Impactof Urban Lawns on Nutrient Contamination of an Unconfined Aquifer

ReportNo WSAA 49


December 1992




Experimentaland modelling approaches were developed and used to quantify water and nutrientleaching beneath urban lawns, situated on a Coastal Plain.


Fourrepresentative lawns were studied. Over a 210 day period, irrigation was themain source of water during summer, precipitation was the main source duringwinter. There was a strong seasonality in nitrogen and phosphorusconcentrations in water leaching through the soil. Fertilising is conductedalmost exclusively over spring and summer. About 50% of input water passedbelow the root zone, carrying nutrients with it. On many occasions, nitrateconcentrations in leachate exceeded the World Health Organisation (WHO)drinking water limit of 10 mg/l. Invariably groundwater concentrations,however, were lower due to dilution and denitrification.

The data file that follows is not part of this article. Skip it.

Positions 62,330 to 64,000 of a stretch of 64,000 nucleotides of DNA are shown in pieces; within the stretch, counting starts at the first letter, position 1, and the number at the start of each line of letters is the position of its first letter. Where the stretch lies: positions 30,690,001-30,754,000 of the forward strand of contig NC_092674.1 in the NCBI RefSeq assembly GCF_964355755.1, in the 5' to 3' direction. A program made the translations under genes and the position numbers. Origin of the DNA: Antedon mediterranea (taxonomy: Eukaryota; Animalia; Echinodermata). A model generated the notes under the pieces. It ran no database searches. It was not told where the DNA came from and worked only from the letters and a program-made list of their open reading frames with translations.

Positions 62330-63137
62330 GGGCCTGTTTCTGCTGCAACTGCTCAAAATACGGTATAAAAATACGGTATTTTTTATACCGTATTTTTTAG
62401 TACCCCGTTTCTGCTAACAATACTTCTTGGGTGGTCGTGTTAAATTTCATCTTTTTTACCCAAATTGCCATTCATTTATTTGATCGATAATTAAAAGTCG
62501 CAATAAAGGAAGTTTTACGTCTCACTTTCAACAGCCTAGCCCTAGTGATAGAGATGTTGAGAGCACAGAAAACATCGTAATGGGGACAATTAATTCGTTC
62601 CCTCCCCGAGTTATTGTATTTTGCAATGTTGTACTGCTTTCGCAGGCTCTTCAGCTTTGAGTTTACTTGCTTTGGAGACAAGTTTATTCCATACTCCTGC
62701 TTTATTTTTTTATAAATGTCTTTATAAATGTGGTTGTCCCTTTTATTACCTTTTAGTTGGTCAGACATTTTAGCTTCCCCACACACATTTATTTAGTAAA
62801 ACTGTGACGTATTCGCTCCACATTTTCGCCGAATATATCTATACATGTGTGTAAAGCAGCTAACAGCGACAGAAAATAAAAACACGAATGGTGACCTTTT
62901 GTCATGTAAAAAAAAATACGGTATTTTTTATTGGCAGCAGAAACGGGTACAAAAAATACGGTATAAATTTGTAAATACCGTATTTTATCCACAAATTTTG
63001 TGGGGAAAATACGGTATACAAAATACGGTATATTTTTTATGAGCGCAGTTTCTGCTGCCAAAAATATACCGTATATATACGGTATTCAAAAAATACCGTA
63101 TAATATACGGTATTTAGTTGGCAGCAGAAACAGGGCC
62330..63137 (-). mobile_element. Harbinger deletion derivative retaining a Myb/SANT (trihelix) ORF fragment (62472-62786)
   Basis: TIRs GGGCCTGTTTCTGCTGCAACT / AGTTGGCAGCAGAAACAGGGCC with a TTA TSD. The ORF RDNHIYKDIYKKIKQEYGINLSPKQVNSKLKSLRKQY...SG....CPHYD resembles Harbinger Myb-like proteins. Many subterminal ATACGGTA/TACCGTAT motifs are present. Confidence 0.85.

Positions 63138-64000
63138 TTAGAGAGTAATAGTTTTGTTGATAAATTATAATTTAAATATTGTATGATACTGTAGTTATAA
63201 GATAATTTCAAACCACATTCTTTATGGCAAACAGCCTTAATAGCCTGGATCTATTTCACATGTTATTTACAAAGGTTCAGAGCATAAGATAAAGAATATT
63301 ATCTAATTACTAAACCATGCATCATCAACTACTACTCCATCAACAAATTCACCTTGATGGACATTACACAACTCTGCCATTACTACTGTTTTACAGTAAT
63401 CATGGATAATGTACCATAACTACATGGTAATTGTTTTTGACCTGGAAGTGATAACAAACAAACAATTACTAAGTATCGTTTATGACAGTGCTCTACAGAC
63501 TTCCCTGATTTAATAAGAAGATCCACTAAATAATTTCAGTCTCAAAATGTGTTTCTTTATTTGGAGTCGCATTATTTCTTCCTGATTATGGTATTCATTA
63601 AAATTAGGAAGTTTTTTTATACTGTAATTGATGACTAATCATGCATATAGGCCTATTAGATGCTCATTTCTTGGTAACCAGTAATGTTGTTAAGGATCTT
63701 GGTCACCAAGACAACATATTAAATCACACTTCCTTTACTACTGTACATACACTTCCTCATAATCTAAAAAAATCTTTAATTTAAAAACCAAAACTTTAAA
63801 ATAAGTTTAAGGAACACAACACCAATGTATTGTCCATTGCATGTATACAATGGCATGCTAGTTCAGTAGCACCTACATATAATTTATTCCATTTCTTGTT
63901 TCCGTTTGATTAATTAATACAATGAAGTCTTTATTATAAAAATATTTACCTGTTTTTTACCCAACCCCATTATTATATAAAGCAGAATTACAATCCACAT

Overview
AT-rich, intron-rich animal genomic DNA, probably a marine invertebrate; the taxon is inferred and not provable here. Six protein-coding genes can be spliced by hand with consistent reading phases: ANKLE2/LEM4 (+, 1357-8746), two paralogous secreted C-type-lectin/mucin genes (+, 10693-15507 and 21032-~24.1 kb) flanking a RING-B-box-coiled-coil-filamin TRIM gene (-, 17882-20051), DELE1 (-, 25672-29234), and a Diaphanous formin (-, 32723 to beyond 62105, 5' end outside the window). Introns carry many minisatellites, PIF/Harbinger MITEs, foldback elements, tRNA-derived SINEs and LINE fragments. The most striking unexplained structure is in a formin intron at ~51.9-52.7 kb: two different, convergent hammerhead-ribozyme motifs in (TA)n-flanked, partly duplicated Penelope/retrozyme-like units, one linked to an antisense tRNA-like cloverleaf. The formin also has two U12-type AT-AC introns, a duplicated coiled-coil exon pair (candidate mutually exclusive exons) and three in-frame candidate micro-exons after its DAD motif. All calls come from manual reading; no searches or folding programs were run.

Substantialquantities of nitrogen and phosphorous have been shown to leach below the rootzone and are a threat to many urban wetlands, especially the Swan-Canning riversystem.


Mechanisticmodelling approaches were employed to simulate chloride and nutrient leachingbelow the root zone. A reasonable comparison between measured and modelled NH4and NO3 values was observed. Measurements and modelling showed thatalthough some PO4 P passed below the root zone, it will take manyyears for the phosphate peak to reach the groundwater.


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